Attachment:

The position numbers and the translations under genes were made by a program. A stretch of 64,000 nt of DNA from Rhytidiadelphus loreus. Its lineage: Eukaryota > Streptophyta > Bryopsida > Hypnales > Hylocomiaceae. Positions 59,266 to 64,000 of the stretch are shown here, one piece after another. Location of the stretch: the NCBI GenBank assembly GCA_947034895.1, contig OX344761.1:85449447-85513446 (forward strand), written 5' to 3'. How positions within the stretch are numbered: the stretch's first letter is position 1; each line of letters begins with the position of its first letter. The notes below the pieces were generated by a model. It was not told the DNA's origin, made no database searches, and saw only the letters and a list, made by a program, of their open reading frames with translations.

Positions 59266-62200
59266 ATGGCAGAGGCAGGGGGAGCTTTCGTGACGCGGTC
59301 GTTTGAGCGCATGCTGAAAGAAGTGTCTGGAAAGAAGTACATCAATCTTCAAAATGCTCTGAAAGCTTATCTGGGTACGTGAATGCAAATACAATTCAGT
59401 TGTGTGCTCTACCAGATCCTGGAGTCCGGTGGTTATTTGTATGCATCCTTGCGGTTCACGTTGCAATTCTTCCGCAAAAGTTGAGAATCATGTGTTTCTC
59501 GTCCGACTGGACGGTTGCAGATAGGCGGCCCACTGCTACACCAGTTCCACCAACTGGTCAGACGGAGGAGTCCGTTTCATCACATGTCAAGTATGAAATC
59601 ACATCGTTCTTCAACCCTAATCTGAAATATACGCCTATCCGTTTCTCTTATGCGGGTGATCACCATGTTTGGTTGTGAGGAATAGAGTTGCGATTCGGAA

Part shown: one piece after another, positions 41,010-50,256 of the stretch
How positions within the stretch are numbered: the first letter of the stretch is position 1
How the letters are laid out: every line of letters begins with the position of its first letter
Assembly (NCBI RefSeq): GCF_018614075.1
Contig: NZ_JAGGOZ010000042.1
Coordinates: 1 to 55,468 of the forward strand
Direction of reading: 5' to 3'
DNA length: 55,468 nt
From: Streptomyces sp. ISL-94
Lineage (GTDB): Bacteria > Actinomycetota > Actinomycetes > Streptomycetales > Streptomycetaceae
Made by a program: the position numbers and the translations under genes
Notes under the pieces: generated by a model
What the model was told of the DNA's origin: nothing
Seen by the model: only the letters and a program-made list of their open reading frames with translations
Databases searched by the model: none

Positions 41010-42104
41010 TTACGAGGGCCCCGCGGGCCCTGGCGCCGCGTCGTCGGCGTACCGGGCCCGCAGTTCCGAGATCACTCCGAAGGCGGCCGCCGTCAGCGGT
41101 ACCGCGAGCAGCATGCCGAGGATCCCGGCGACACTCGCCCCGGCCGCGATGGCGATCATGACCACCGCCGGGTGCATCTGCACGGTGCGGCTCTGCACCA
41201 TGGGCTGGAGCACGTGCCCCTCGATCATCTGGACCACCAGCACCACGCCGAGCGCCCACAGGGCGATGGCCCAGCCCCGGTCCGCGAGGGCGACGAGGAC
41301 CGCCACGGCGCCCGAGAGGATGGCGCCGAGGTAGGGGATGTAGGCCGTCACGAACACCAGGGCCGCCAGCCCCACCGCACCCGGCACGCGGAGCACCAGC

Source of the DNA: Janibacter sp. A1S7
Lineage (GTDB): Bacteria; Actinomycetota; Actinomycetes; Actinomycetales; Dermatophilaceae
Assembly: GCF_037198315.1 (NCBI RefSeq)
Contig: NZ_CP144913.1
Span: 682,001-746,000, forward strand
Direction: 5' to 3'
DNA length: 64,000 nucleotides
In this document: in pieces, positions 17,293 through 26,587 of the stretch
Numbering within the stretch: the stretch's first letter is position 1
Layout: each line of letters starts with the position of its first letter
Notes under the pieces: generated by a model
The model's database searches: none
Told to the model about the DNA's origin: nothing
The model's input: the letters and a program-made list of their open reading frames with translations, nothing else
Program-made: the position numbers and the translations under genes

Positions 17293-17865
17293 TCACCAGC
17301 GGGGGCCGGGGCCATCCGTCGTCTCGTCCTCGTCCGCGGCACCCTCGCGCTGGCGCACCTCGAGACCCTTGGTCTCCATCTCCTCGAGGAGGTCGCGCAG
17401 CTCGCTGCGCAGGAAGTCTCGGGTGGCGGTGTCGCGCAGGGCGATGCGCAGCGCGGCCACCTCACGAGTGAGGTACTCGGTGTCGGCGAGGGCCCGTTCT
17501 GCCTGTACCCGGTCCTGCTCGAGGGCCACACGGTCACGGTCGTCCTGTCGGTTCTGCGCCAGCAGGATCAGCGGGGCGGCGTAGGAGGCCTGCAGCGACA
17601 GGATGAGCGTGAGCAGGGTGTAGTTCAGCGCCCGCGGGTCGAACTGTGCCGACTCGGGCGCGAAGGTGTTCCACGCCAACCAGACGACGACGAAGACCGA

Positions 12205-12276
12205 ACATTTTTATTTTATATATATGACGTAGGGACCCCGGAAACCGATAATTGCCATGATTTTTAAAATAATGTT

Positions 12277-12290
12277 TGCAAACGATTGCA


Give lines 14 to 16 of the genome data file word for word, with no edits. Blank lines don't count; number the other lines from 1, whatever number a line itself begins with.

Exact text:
Direction of reading: 5' to 3'
DNA length: 55,468 nt
From: Streptomyces sp. ISL-94